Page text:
Fears about unemployment did not bear themselves out either. In fact, restaurant and bar jobs feared to be most at risk due to wage increases actually increased after wages went up.  Many cities reached $15 an hour or higher this year.  And while they have not been at that level for long enough to gather data on the effects (and the pandemic has made it difficult to assess what the effects would be in normal economic conditions), data about previous wage increases around the country shows its strong potential. 

Increasing the minimum wage to $15 in Philadelphia could raise wages for nearly half the workforce.  According to a study by the Pew Charitable Trusts, around 40% of Philadelphia residents make less than $15 per hour, and around 17% make between $7.25 (the federal minimum wage) and $9.50 per hour.   

This reality is allowed to persist because, unlike many other cities of comparable size that have raised their wages in recent years, Philadelphia’s minimum wage has remained locked at the federal level of $7.25 per hour.  This is not for lack of ardor on the part of Philadelphia lawmakers, who passed a $15 minimum wage for city contractors and approved a referendum to extend that wage to all residents, nor is it for lack of support among Philadelphia voters, 82% of whom voted “yes.” 

Philadelphia’s effort to raise wages has been hobbled by a 2006 state law prohibiting it from doing so without support from the state government, which is controlled by Republicans in both houses of the legislature.  Republicans in the PA Senate broadly signed onto a bill that would have raised the state’s minimum to $9.50 by 2022 (which would leave minimum wage workers below the poverty line), but Republicans in the House have sat on the bill for over a year and are still yet to vote on it.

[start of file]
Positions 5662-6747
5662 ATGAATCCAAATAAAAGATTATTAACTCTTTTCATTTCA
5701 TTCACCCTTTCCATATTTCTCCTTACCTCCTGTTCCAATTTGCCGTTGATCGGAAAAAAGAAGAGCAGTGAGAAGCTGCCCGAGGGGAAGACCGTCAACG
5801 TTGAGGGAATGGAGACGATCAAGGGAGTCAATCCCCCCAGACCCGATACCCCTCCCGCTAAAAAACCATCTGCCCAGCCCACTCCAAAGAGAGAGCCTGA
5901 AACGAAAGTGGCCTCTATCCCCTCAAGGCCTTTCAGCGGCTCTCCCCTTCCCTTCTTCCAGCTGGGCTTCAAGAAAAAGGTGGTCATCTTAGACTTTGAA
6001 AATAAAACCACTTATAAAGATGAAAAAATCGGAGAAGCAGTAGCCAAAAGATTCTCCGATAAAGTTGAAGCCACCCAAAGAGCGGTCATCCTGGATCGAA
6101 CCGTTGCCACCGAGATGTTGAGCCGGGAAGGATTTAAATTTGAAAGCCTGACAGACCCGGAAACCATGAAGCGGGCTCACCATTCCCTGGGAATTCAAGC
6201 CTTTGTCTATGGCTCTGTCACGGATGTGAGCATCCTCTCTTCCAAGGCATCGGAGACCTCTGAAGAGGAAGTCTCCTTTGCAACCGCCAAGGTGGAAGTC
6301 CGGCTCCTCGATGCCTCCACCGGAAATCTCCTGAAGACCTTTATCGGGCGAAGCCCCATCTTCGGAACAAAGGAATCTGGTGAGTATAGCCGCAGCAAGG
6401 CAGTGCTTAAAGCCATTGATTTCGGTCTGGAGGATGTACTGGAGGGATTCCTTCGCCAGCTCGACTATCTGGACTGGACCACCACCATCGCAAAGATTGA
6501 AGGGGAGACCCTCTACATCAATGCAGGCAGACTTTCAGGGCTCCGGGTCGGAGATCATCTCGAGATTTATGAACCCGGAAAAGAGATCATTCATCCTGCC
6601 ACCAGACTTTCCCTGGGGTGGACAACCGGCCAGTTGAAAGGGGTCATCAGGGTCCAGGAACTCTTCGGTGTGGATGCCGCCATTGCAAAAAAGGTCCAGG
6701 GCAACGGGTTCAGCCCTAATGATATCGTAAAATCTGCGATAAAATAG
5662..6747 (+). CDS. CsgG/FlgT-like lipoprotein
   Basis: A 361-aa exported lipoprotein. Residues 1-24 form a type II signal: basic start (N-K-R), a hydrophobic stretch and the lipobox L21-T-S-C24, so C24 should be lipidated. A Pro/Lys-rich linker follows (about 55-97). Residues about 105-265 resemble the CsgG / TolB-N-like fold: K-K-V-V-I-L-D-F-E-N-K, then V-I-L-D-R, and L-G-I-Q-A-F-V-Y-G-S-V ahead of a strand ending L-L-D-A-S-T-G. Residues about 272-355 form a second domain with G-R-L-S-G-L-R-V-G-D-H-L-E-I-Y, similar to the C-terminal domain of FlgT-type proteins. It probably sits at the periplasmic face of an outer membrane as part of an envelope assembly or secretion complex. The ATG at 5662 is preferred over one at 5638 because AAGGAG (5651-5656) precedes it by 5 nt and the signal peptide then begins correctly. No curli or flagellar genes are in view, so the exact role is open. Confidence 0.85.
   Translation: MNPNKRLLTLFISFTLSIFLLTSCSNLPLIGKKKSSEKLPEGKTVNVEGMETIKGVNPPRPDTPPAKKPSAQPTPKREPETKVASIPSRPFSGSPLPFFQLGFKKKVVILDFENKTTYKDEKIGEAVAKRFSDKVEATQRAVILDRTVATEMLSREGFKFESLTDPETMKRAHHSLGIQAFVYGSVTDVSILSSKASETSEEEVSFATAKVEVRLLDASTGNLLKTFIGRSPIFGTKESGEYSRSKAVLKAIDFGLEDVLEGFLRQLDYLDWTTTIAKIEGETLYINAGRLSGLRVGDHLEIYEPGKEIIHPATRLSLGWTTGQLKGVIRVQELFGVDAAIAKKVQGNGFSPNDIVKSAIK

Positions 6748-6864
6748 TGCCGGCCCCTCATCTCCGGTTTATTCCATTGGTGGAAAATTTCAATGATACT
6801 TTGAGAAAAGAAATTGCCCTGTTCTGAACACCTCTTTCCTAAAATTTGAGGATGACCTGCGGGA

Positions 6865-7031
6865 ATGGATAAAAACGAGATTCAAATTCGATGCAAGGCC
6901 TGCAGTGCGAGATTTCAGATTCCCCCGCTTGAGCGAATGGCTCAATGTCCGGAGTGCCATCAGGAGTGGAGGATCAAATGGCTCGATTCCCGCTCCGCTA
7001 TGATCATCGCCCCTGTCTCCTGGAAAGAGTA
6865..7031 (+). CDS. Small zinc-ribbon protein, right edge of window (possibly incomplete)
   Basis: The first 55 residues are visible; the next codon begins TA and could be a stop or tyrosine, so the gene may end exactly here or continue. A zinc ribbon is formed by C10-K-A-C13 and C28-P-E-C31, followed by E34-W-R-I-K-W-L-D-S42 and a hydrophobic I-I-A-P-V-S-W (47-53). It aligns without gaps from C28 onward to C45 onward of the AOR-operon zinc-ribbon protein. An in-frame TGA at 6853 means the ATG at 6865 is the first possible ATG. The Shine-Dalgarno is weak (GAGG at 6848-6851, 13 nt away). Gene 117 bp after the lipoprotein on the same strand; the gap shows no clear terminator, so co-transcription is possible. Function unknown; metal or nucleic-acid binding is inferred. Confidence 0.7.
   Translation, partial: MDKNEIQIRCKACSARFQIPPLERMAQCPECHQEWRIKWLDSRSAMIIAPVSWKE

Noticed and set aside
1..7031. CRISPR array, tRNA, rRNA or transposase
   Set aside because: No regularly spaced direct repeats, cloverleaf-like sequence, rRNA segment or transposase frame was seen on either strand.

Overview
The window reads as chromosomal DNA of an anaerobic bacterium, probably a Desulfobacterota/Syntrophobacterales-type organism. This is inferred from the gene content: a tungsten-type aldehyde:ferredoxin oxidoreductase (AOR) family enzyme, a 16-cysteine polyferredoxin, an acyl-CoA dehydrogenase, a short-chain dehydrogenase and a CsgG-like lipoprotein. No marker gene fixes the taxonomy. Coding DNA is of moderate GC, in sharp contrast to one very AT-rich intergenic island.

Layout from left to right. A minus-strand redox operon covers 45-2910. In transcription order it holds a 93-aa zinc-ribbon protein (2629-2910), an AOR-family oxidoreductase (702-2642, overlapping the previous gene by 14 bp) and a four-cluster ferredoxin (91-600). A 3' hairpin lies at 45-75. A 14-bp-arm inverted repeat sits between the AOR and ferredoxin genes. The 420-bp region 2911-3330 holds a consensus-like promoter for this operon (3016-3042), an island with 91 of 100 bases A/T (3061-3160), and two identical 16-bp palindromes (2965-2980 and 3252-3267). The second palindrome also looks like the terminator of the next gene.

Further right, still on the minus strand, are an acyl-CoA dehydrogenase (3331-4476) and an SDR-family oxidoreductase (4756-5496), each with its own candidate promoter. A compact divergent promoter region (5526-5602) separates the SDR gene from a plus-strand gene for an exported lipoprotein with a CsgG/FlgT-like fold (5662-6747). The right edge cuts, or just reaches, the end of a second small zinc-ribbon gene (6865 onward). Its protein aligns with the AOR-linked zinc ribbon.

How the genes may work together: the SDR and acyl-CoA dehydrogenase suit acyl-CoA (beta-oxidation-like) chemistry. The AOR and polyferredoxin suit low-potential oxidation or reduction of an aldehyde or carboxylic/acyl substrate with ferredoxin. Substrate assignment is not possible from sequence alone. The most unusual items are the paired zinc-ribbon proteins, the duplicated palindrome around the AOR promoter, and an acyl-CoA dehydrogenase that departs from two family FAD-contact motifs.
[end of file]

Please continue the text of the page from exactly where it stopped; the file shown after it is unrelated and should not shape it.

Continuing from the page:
Despite strong evidence contradicting their fears, Republicans in the PA House have brought out some time-worn free-market canards to justify a vote against a well overdue wage increase for Pennsylvania.  For instance, Rep. Tom Polinchock (Bucks County) called the increase a “trap” and said that “when you raise the minimum wage, you’re going to have companies that are going to be having labor costs increase, so you’re losing more of those jobs.” Business groups, such as the National Federation of Independent Businesses, have also lobbied hard against the increase. It’s difficult to imagine Pennsylvania Republicans coming around to the maximalist position of $15 per hour any time soon, even though 62% of Pennsylvanians support it.  

Many Republican objections to wage increases tend to hinge on their effects on small businesses, whom they fear will have to fire employees or raise prices to make up for the labor costs. But raising the minimum wage is a surprisingly popular idea among small business owners. For instance, after several cities increased their minimum wages to $15, a CNBC poll found that 57% of small business owners said these minimum wage increases would have no impact at all on their business in 2020. Another poll found that 67% of owners support raising the wage to $15, the main reason being that it would provide low-income families with more money to spend on their services. This is not mere conjecture either – a 2019 study from MIT found that real spending on things like food increased following minimum wage hikes across the country.   

A minimum wage increase is a winning position on multiple levels. It has the potential to not only revitalize low-income communities in Philadelphia, but also to stimulate demand at a time when small businesses struggle to bring in customers. While working-class progressives in cities have rightly been the main advocates of the idea, emphasizing the benefits that raising the minimum wage may bring for small businesses may be the key to bringing it across the finish line at the federal level.